CocoaPods 1.7.0 Beta!

CocoaPods 1.7.0 expands heavily on the improved underlying infrastructure of prior releases with support for multiple Swift versions, app specs and more!

This is a huge release which contains a variety of new features to help propel CocoaPods forward.

Let's jump right in!

Support For Multiple Swift Versions

The swift_version DSL that was first introduced in CocoaPods 1.4.0 has now been expanded to support multiple Swift versions. This helps pod authors and gives consumers more flexibility when it comes to choosing which version of Swift to use when consuming a pod.

Pod authors can now transcribe that information into their podspec by simply specifying the additional Swift versions within the swift_versions DSL.

Here's an example podspec that specifies additional Swift versions it supports: do |spec| = 'CoconutLib'
  spec.version = '1.0'
  # ... rest of root spec entries go here
  spec.swift_versions = ['3.2', '4.0', '4.2']

Unless or otherwise specified by the consumer of the CoconutLib pod, CocoaPods will automatically select the latest version of Swift during installation which in this example will be 4.2.

However, there are many cases in which consumers of a pod might be unable to use the latest Swift version, perhaps because their toolchain does not support it yet. For example, a project that is using an older version of Xcode that does not support Swift 4 will be unable to integrate the CoconutLib pod and would end up with a compilation error. To solve this, CocoaPods 1.7.0 provides the ability to specify Swift version requirements through the new supports_swift_versions DSL for each target that is integrated within the Podfile.

For example:

target 'MyApp' do
  supports_swift_versions '>= 3.0', '< 4.0'
  pod 'CoconutLib', '~> 1.0'

The above configuration will successfully integrate CoconutLib pod and use Swift 3.2 as the version to compile it with. This is because it is the only version satisfied by the requirements specified in the MyApp target definition and by the list of supported versions of Swift declared within the CoconutLib podspec.

Note: The supports_swift_versions DSL can also be declared at the root level of a Podfile in which case it will apply to all targets within the Podfile. Furthermore, nested targets (such as test targets) will inherit their Swift requirements from their parent unless they explicitly specify their own Swift version requirements.

There are many other edge cases that can occur when choosing which Swift version to use. We encourage you to read through the proposal for this change to find out more!

Linting And Validation

It is generally difficult for pod authors to maintain infrastructure to support multiple (primarily older) versions of Swift, therefore, during lint CocoaPods will choose the latest version of Swift during validation.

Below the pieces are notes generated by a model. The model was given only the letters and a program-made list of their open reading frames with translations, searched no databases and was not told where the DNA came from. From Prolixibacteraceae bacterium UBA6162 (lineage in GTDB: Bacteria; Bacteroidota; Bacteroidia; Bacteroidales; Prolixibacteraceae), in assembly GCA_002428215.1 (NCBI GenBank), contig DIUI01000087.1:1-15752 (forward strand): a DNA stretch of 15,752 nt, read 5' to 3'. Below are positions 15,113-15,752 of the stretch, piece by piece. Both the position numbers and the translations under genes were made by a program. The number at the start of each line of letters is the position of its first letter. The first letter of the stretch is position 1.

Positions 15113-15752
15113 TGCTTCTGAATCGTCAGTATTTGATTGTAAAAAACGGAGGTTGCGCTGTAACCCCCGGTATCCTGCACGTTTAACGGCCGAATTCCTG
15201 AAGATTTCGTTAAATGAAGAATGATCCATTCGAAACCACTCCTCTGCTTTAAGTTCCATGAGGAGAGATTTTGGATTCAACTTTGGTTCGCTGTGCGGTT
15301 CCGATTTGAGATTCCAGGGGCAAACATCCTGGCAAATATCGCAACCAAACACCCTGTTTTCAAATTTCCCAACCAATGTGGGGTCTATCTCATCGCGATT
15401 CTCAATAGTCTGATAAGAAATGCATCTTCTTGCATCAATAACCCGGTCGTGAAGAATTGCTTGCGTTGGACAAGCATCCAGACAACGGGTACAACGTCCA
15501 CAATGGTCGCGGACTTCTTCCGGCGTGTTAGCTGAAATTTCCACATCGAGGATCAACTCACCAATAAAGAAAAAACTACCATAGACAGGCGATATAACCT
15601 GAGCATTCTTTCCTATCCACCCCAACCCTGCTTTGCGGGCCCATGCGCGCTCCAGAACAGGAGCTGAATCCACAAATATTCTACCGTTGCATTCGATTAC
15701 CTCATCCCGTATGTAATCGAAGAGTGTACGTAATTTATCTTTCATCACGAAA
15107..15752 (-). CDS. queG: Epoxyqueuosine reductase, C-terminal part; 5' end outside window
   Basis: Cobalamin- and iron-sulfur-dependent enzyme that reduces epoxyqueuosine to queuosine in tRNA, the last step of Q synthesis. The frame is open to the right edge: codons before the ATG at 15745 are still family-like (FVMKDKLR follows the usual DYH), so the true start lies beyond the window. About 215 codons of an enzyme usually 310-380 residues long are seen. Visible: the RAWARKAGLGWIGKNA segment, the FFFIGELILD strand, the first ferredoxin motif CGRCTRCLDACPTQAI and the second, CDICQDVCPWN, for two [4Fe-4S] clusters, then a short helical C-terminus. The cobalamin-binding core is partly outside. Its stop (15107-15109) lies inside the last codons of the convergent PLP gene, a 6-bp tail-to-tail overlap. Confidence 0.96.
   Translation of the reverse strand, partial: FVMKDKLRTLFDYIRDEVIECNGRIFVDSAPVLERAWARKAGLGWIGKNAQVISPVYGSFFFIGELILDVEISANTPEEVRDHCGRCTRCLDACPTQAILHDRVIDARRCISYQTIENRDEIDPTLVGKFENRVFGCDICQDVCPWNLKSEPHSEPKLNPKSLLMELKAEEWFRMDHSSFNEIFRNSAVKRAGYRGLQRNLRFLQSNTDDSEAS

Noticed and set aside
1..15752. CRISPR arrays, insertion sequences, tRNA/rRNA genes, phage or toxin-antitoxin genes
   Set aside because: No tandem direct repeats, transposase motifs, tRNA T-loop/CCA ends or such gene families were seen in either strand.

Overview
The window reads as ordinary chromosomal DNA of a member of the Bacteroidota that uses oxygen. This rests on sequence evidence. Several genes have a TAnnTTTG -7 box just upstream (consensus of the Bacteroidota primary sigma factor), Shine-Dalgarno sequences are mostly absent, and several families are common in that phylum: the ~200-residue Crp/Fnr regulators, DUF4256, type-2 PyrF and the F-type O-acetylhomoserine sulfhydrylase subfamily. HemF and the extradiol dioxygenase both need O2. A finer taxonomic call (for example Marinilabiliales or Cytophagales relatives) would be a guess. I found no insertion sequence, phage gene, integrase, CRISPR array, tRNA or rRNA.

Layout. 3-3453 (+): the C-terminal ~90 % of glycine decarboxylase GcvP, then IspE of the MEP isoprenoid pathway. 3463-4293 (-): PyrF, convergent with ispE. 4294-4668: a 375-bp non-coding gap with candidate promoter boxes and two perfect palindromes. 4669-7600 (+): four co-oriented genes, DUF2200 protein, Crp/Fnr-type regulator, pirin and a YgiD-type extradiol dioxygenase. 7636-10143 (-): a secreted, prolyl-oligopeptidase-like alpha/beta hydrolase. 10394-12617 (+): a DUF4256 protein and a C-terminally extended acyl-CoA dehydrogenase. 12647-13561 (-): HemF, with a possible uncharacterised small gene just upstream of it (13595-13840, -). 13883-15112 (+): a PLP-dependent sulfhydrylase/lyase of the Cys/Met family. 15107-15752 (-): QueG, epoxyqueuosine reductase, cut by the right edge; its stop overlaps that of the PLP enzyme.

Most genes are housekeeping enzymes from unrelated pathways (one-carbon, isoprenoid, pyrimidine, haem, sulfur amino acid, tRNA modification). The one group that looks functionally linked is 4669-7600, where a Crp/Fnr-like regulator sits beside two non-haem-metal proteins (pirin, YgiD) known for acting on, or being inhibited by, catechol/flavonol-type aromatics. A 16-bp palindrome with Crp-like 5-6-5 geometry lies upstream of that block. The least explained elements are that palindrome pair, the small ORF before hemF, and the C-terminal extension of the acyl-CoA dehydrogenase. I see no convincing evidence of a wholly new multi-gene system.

For pod authors who do have the infrastructure (such as a CI system) that ensures their pod works with older versions of Swift, the --swift-version parameter should be used during lint to override the default behavior.

Deprecating .swift-version File

Up until now, most pod authors have been relying on specifying a .swift-version file at the root of their repo in order to successfully publish their pod with the Swift version they officially support. However, this information is never transcribed within the published podspec and therefore during integration none of it is taken into consideration when choosing which Swift version to use.

This can cause numerous issues especially when a new version of Swift is released. This is because a consumer will automatically pick the latest version of Swift to use without the pod author officially claiming that it is supported.

We strongly recommend pod authors to migrate over to use the officially supported swift_version DSL within their podspec instead.

We also recommend deleting the .swift-version file in your repo unless you use it for other tools such as swiftenv. The swift_version DSL will always take precedence over the .swift-version file.

Finally, a warning will be displayed during lint that encourages pod authors to migrate away from using the .swift-version file and in a future major release of CocoaPods we plan to completely remove support for it.

App Specs

With the recently introduced test specs we were able to build a platform for us to expand on and introduce different types of specifications that can be provided by a pod author. With 1.7.0, we are introducing app specs which allow pod authors to describe an application from within their podspec.

App specs can help pod authors in various ways, for example, they can be used to ship a sample app alongside their pod as a tutorial on how consumers can integrate it to their own respective app.

App specs progress forward the concept of 'Isolated Development' in which a podspec can be used as the single piece of information needed to generate an entire (throwable) workspace to develop on.

Here's an example of an app spec declaration: do |s|         = 'CoconutLib'
  s.version      = '1.0'
  s.authors      = 'Coconut Corp', { 'Monkey Boy' => '[email protected]' }
  s.homepage     = 'http://coconut-corp.local/coconut-lib.html'
  s.summary      = 'Coconuts For the Win.'
  s.description  = 'All the Coconuts'
  s.source       = { :git => 'http://coconut-corp.local/coconut-lib.git', :tag => 'v1.0' }
  s.license      = {
    :type => 'MIT',
    :file => 'LICENSE',
    :text => 'Permission is hereby granted ...'

  s.source_files = 'Sources/*.swift'

  s.app_spec 'SampleApp' do |app_spec|
    app_spec.source_files = 'Sample/*.swift'

App specs can leverage the majority of the CocoaPods spec DSL to declare dependencies, build configuration settings, etc.

By default, app specs are not automatically integrated to a project that is consuming the pod. If you wish to do so you can specify this in your Podfile, similar to test specs:

 target 'MyApp' do
   pod 'CoconutLib', '~> 1.0', :appspecs => ['SampleApp']

We hope in the future to promote app specs to a top-level concept in which consumer applications are described as an app spec completely eliminating the need of maintaining an .xcodeproj in order to integrate with CocoaPods.

Multiple Xcodeproj Generation

Historically, CocoaPods has always generated a single Pods.xcodeproj that contains all the required targets and build settings for your project to compile. Using just one project that incorporates your entire Podfile works just fine for smaller projects; however, as your project grows, so will the size of your Pods.xcodeproj file.